The Toothbrushing Programme Improving Children’s Oral Health
A pilot scheme in nurseries is paving the way for improving children’s oral health.
A toothbrushing programme in early years settings has made children less reluctant to clean their teeth.
The programme was piloted in 68 nurseries and with 20 childminders from April. The Smiles4Children programme explores the best ways of getting children under five to brush their teeth during the nursery day. It also looks at how to involve parents and partnerships with dental surgeries. Already it is showing signs of improving children’s oral health.
Smiles4Children is continuing on in places that choose to participate. The scheme is now part of Action for Children and Public Health England (PHE). It is designed to support awareness of oral health in two, three and four year olds, improving children’s oral health and and achieve a generation free from tooth decay. According to PHE figures, more than a quarter of five-year-olds are suffering from tooth decay.
The pilots look at the logistics of introducing tooth brushing into settings as a routine daily activity, considering the best time to do it, whether singing songs helped to make tooth brushing fun, and practical ways of storing children’s tooth brushes. A study of the pilots highlighted that as a result of the programme, children who took part are less reluctant to brush their teeth at home. Also, the number of parents either attending or planning to attend a dentist with their child has increased.
Ahead of the programme, 27% of both parents and practitioners were unaware of the suggested amount of time for toothbrushing. While 67% didn’t know that you should not rinse your mouth after brushing.
Nursery managers and practitioners stated that daily toothbrushing was not seen as an additional burden, either financially or practically. The majority of settings (42%) found it ‘very easy’ to incorporate brushing into their daily routine. Having daily toothbrushing in nursery would do a lot in improving children’s oral health.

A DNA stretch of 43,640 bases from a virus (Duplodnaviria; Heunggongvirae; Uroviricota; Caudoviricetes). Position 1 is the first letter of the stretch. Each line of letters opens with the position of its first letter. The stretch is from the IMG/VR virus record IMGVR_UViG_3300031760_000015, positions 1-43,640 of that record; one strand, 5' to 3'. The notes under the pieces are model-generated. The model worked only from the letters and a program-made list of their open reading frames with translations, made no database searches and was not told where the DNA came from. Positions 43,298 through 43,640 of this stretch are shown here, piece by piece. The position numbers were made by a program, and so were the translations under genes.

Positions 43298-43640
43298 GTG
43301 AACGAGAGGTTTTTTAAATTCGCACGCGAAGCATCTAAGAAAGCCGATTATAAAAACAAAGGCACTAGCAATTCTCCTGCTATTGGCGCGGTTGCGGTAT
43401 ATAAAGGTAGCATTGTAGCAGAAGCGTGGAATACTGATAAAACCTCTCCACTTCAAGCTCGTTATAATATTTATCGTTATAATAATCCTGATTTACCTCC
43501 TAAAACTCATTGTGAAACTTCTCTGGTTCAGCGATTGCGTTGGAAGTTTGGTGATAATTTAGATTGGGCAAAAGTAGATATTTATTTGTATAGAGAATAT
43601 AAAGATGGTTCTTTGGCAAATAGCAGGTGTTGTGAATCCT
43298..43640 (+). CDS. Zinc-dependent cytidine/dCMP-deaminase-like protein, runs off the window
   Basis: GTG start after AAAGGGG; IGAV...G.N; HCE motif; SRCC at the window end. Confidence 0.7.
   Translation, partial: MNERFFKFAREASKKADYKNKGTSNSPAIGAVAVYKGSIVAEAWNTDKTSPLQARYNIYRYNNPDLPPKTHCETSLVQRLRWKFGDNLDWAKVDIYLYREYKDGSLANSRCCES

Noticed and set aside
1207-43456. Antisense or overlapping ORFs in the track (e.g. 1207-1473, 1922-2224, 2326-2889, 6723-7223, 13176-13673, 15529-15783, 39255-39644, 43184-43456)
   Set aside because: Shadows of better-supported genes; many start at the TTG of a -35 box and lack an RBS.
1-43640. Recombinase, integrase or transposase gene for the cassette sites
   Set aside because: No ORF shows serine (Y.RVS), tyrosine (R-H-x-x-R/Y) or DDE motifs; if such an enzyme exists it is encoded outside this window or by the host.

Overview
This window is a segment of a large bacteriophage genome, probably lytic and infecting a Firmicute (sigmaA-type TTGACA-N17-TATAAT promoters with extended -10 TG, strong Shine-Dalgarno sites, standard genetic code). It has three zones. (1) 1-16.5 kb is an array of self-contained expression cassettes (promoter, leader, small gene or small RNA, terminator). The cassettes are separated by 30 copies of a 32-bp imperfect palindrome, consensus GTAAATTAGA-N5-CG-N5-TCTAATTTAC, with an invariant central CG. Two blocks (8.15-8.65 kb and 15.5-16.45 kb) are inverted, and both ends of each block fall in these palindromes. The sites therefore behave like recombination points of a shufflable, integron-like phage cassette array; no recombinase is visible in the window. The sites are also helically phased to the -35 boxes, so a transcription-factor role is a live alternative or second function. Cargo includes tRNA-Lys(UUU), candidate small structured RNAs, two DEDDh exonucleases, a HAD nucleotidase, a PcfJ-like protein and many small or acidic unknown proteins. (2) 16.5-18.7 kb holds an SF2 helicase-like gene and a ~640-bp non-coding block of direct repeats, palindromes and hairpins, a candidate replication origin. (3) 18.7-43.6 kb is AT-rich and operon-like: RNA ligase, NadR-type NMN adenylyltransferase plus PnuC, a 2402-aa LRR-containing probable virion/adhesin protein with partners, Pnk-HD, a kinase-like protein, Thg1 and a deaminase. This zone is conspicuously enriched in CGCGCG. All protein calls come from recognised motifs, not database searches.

Sue Robb, head of early years at Action for Children, said:
“There are a number of toothbrushing programmes available for early years settings, however unlike in Scotland and Wales where there are national programmes to improve children’s oral health, there has not been a national voice in England.”
“We were not surprised to learn the toothbrushing programme made a difference to both children, staff and parents, as it is based on the one used in Scotland – Child Smiles.”
“It is such a simple and easy approach, yet makes such an impact upon children’s oral health.”
She went on to say:
“We have already had a lot of interest in the programme from nurseries, but going forward we want as many early years settings as possible to see the report and consider using the programme with the children in their care.”
If you are a parent, would you like to see this implemented in children’s nurseries? Do you think this is a positive step to improving children’s oral health?